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We started off our year with the great big personality of Eamonn O’Dwyer back as our Musical Director to lead and teach us his wonderful arrangements, which will culminate in a summer concert on 31 July 2024.


It sounds a long way away, but with an Easter break in the middle, time will soon fly.  Keep the date in mind and book your summer holidays accordingly!


From Eamonn’s point of view, he was facing a greatly increased choir from when he saw us last.

With so many newbies, a lot of the old songs will be new to a large majority of the choir.


Our treasured Treasurer (aka Mrs Moneybags) wanted to ensure everyone was happy with her position in the choir, along with her side kicks, Carol and Pauline, as we’ve never been officially elected. 

This was duly announced and greatly approved by the choir and the In Flagrante Committee is now officially elected.


With so many numbers, it will take time to get to know everyone and patience will be needed to get everyone in place and we will now probably need up to four rows of chairs for each section. 

With the different voices in blocks, rather than long lines, this will help to concentrate the sound and bring out the best in us.


We started our warm up with the painful tongue circles. Get used to it as it will be happening every week!


Steal Away is a classic American Negro Spiritual, and was composed by Wallace Willis, a slave, sometime before 1862. Alexander Reid, a minister, heard Willis singing it, transcribed the words and melody, and sent the music to the Jubilee Singers of Fisk University in Nashville, Tennessee. The Fisk Jubilee Singers were formed in 1871 at a school for freed slaves in order to help save the school from being closed. The choir toured America in order to raise money, and even came to Europe where they performed for Queen Victoria.


It is believed that songs like Steal Away and Wade in The Water had double meanings for the slaves who sang them. Not only did the words reflect their faith and that they would one day “steal away to Jesus” but also acted as code to their fellow workers that they were going to seek to escape their slave-owners, that they would “steal away” via the secret network called the Underground Railroad that would help them reach the northern U.S. states or Canada where they would be free.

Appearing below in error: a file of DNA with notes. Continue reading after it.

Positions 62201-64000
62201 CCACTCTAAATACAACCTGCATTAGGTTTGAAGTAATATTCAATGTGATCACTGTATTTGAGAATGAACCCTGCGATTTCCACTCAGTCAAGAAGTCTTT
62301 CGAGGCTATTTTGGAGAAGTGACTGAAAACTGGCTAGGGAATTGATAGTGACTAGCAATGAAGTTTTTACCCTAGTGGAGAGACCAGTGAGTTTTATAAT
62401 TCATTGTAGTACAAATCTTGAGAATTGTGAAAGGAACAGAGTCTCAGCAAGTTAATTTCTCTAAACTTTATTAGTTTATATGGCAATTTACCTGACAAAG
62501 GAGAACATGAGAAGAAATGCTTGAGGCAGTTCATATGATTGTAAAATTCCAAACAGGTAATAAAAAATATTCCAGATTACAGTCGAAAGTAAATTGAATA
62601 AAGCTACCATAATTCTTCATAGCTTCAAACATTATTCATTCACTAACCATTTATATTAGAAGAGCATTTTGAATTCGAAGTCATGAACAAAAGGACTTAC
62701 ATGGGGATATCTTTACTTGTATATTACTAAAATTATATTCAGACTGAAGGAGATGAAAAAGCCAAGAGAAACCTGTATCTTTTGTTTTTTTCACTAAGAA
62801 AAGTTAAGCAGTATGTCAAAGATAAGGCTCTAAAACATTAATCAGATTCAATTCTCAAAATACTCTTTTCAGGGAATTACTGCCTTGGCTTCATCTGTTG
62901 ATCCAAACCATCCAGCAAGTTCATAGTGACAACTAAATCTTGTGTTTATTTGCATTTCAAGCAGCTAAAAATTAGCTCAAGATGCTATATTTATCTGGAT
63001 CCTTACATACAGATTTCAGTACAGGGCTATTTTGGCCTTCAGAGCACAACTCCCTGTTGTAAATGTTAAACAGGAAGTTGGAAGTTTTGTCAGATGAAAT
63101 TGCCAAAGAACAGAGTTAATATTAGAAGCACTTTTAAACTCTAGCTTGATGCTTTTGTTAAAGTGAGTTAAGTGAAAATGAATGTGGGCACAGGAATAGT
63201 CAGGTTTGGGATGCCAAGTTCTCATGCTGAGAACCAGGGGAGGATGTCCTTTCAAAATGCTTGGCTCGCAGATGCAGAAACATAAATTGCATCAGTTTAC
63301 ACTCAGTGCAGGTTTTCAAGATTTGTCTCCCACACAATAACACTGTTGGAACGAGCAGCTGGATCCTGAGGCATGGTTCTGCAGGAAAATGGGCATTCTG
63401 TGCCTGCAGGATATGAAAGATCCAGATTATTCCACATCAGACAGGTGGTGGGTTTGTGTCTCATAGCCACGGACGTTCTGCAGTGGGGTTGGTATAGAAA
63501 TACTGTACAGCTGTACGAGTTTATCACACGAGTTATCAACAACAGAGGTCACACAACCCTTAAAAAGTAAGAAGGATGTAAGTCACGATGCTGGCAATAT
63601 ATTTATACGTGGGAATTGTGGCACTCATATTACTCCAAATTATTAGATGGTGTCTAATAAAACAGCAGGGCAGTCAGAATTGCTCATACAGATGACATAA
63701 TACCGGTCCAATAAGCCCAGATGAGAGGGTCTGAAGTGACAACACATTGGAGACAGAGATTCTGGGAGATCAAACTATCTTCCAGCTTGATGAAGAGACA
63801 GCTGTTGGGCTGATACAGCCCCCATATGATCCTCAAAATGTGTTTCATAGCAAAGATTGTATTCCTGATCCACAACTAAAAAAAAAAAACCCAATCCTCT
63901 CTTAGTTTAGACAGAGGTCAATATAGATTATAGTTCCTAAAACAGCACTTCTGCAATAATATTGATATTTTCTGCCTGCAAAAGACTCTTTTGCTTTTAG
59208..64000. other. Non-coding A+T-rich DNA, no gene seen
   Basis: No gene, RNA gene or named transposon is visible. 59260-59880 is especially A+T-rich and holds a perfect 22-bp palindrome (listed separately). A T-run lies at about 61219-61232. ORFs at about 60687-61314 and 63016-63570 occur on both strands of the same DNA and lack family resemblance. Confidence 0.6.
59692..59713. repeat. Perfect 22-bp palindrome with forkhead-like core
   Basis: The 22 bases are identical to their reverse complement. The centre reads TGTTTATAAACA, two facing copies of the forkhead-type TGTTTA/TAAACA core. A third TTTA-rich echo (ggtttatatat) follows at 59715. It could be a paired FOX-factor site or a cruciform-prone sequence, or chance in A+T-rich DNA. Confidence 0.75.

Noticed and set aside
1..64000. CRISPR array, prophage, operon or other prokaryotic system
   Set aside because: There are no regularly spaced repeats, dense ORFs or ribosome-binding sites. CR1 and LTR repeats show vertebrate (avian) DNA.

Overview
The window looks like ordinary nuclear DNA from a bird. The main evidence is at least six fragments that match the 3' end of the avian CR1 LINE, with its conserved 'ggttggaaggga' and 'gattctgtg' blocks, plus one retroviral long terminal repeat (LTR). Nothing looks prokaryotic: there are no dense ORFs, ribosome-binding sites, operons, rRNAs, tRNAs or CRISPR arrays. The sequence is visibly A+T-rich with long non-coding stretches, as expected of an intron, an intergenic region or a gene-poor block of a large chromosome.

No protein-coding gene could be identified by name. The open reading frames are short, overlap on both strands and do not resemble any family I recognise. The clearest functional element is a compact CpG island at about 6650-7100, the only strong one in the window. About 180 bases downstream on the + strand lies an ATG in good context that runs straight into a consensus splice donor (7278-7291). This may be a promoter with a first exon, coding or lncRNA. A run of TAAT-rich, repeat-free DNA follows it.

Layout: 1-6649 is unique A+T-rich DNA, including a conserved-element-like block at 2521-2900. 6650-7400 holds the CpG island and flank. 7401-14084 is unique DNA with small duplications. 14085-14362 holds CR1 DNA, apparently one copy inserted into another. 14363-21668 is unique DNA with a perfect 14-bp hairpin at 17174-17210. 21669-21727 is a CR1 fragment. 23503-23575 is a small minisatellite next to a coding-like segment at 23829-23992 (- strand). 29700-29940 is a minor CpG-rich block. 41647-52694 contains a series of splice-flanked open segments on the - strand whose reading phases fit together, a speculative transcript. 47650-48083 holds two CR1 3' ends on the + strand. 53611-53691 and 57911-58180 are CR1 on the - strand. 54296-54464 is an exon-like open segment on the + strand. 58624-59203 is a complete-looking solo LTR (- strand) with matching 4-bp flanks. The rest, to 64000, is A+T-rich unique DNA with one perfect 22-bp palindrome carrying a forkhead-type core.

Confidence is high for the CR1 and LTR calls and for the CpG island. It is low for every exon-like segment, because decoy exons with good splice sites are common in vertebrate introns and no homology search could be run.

One academic has suggested other lines in the song have this double meaning too. “He calls me by the thunder”, for example, refers to the fact that stealing away during a storm was safer because the rains washed away clues that might lead the trackers and their dogs to find the fleeing slave.


Steal Away has been recorded by gospel, rock, country, folk, classical and soul singers and now in Flagrante sings Eamonn’s arrangement with a beautiful underlying piano part.


Don’t rush this song; it has long, slow phrases, so give it plenty of space.

We run through to the end of the first verse and start at the back at the beginning and then sing the lines underneath for the second verse. 


The Sop 1s have a harmony the second time ‘The Trumpets sound…’


The House of the Rising Sun was next.  This is such a well-known song and everyone will want to sing it in their own way.  However, it is not karaoke!

It is important to get the rhythm right so we are all singing the same thing. Keep it clean!


Basses have the stage with singing the first two verses. They can really let themselves go and sing out loud.

The rest of us start with Oohs!  Not unusual for Altos and Tenors, but Sopranos (who usually get the tune) really struggle.  Eamonn is determined that Sops ‘Ooh’ with harmony in his new songs. 

It doesn’t help when they are told they sound like a chorus of owls! Smile and keep it in the cheekbones and that should do the trick!


We all sing the verse ‘Now the only thing….’ Again, the rhythm is important.  It is a short ‘suit’ and a long ‘case’ on the word ‘suitcase’


Emphasise the ‘k’ at the end of ‘trunk’ and ‘drunk’


Altos have their quiet moment ‘Oh, mother tell your children …’ keeping ‘children’ short


We all join in ‘spend your life in sin’ – make ‘sin’ short’ and listen for the chord underneath, before coming in with ‘and misery’ with a short gap before singing ‘at the House of the Rising Sun’.


Remember all the individual parts as well as the full versions are in Dropbox. 

Listen, sing along and practise at home.


We will be going over them again next week and then starting the other songs in Dropbox, so print your music and be prepared!

Trillers on the Perch

Haydn Nelson Mass

Date:  3 February 

Venue: All Saints church by Putney Bridge

Come and sing Haydn Nelson Mass.  There will be copies to rent of the Mass.